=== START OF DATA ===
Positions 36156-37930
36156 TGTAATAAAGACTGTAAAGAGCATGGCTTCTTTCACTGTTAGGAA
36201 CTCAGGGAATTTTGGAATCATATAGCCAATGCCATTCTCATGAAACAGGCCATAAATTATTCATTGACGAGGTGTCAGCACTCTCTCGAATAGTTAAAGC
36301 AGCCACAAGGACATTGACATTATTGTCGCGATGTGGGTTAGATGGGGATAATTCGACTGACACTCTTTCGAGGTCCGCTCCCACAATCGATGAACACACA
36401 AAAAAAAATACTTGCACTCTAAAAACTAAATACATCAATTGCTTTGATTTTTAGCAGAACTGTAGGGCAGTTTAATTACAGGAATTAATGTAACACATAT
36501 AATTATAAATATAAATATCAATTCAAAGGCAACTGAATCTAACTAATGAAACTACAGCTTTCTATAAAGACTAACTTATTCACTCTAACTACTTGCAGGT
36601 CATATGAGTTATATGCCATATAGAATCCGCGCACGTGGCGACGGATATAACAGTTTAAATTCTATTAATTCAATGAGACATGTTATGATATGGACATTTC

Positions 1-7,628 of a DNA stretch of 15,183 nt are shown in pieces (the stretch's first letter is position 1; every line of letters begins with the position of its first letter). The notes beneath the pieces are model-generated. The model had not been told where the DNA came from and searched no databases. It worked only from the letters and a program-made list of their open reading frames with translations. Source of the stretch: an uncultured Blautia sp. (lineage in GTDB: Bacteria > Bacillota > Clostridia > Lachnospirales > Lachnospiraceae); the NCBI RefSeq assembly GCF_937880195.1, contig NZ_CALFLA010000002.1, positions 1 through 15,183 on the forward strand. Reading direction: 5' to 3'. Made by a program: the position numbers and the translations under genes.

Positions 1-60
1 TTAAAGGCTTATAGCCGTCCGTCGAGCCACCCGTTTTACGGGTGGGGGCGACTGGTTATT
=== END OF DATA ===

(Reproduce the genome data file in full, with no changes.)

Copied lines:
Positions 36156-37930
36156 TGTAATAAAGACTGTAAAGAGCATGGCTTCTTTCACTGTTAGGAA
36201 CTCAGGGAATTTTGGAATCATATAGCCAATGCCATTCTCATGAAACAGGCCATAAATTATTCATTGACGAGGTGTCAGCACTCTCTCGAATAGTTAAAGC
36301 AGCCACAAGGACATTGACATTATTGTCGCGATGTGGGTTAGATGGGGATAATTCGACTGACACTCTTTCGAGGTCCGCTCCCACAATCGATGAACACACA
36401 AAAAAAAATACTTGCACTCTAAAAACTAAATACATCAATTGCTTTGATTTTTAGCAGAACTGTAGGGCAGTTTAATTACAGGAATTAATGTAACACATAT
36501 AATTATAAATATAAATATCAATTCAAAGGCAACTGAATCTAACTAATGAAACTACAGCTTTCTATAAAGACTAACTTATTCACTCTAACTACTTGCAGGT
36601 CATATGAGTTATATGCCATATAGAATCCGCGCACGTGGCGACGGATATAACAGTTTAAATTCTATTAATTCAATGAGACATGTTATGATATGGACATTTC

Positions 1-7,628 of a DNA stretch of 15,183 nt are shown in pieces (the stretch's first letter is position 1; every line of letters begins with the position of its first letter). The notes beneath the pieces are model-generated. The model had not been told where the DNA came from and searched no databases. It worked only from the letters and a program-made list of their open reading frames with translations. Source of the stretch: an uncultured Blautia sp. (lineage in GTDB: Bacteria > Bacillota > Clostridia > Lachnospirales > Lachnospiraceae); the NCBI RefSeq assembly GCF_937880195.1, contig NZ_CALFLA010000002.1, positions 1 through 15,183 on the forward strand. Reading direction: 5' to 3'. Made by a program: the position numbers and the translations under genes.

Positions 1-60
1 TTAAAGGCTTATAGCCGTCCGTCGAGCCACCCGTTTTACGGGTGGGGGCGACTGGTTATT